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(73:56; Cuneiform Records)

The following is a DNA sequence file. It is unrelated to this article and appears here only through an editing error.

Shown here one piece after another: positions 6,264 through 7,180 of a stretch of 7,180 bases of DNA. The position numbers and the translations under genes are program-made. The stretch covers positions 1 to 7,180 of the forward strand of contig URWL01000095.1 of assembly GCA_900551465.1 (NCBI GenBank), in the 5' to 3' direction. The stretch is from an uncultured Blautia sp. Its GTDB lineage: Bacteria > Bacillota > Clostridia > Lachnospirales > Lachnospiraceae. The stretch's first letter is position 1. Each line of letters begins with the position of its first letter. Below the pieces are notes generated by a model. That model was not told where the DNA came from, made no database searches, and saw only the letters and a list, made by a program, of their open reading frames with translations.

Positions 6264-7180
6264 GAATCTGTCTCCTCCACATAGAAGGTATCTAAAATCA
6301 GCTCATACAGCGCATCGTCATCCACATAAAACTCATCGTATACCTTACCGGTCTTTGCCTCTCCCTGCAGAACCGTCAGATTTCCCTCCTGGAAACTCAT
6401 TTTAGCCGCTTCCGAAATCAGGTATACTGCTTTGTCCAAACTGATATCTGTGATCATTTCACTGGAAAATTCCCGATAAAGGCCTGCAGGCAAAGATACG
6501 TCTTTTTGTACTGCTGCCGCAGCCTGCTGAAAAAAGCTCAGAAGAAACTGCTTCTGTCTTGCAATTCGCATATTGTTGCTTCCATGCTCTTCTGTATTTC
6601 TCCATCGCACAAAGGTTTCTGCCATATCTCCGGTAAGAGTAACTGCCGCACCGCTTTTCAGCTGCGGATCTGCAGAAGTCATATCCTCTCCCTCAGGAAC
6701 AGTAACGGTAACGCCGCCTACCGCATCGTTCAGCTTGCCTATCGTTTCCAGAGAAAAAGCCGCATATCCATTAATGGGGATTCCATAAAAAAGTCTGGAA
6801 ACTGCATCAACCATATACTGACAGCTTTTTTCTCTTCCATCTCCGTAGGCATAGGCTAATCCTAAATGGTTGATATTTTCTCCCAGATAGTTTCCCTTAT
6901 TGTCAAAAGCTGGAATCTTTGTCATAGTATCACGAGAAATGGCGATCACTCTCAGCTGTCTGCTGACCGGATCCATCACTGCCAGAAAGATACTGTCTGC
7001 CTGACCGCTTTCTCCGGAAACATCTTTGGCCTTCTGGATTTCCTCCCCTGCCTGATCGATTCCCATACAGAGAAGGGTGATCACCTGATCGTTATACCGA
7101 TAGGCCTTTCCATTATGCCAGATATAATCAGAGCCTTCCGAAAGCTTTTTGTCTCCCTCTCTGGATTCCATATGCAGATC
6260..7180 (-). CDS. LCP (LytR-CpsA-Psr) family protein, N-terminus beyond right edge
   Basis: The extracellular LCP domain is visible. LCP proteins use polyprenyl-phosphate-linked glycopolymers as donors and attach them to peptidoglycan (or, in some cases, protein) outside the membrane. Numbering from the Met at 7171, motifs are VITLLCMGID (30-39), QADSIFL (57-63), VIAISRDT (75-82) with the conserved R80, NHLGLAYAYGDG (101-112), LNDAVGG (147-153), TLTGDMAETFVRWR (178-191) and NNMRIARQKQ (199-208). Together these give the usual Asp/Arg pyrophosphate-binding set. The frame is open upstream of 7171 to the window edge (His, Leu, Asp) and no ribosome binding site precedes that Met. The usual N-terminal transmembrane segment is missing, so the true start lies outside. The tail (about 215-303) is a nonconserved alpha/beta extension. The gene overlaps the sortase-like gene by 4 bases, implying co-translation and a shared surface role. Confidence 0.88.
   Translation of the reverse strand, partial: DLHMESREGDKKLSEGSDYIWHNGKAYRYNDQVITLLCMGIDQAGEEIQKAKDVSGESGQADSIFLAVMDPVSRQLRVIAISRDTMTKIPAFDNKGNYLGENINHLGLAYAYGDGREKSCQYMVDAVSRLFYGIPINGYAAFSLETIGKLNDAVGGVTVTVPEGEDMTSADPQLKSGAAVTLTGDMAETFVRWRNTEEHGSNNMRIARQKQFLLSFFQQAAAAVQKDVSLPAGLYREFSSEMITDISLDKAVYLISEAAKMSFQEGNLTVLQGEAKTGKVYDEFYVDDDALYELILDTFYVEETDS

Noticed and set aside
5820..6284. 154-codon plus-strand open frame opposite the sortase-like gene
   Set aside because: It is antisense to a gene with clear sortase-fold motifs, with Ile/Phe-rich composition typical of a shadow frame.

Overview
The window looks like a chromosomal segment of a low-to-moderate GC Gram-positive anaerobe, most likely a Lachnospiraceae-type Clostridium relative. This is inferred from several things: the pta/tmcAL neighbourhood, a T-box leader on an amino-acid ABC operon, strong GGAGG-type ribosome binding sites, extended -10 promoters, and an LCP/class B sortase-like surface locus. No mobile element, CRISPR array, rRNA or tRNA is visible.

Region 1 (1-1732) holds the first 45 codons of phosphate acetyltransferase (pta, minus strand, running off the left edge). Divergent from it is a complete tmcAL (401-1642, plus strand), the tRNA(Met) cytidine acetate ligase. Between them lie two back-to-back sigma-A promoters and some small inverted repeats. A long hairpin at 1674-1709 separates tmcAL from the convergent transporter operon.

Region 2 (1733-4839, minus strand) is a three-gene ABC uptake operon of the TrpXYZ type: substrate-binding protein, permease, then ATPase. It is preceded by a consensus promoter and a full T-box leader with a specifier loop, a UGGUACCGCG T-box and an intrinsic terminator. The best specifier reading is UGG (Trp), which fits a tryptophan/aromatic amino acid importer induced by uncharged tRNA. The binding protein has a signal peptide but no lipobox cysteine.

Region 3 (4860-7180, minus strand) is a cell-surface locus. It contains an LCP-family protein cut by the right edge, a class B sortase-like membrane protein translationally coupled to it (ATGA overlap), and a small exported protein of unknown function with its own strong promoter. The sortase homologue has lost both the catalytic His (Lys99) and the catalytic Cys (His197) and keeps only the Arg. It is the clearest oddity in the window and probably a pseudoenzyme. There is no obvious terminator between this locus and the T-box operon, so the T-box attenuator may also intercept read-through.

Here we have the sixth studio album by French collective Ghost Rhythms, and the third of theirs which I have reviewed. It is their second release for Cuneiform, following on from the excellent ‘Live at Yoshiwara’, and the third studio release since 2015’s ‘Madeleine’. Band leaders, drummer Xavier Gelard and pianist Camille Petit have again taken control of much of the writing, although there are also contributions by other members. Due to lockdowns, they found themselves in a similar position to 2020 ‘Imaginary Mountains’ with everyone recording their parts at home, with the exception of the drums, piano and Wurlitzer tracks which were laid down in a proper studio. Given that the collective were used to rehearsing in person weekly, this was quite a change to their normal way of doing things, but the 11 musicians (and three guests) pull it together so that it never sounds as if it is anything but people playing together. There is clear direction with each of the songs, yet also plenty of room for individuality for the soloists, and although it can be quite avant-garde at times there is also the understanding that this has a framework which everyone understands. I did find myself being reminded of the great Art Zoyd at times, more than I have on the other releases I have heard, but that is a massively positive direction in my mind. One is never sure where the music is going to take us, and there is always plenty of space within the arrangements as they play with big band sounds at times, while reducing the structure to be minimalistic at others. As always with releases by Ghost Rhythms, it is always better to let the music flow multiple times as the more this is played the more the listener will get from it. For those who enjoy their fusion to be mixed with both experimental and Canterbury stylings.
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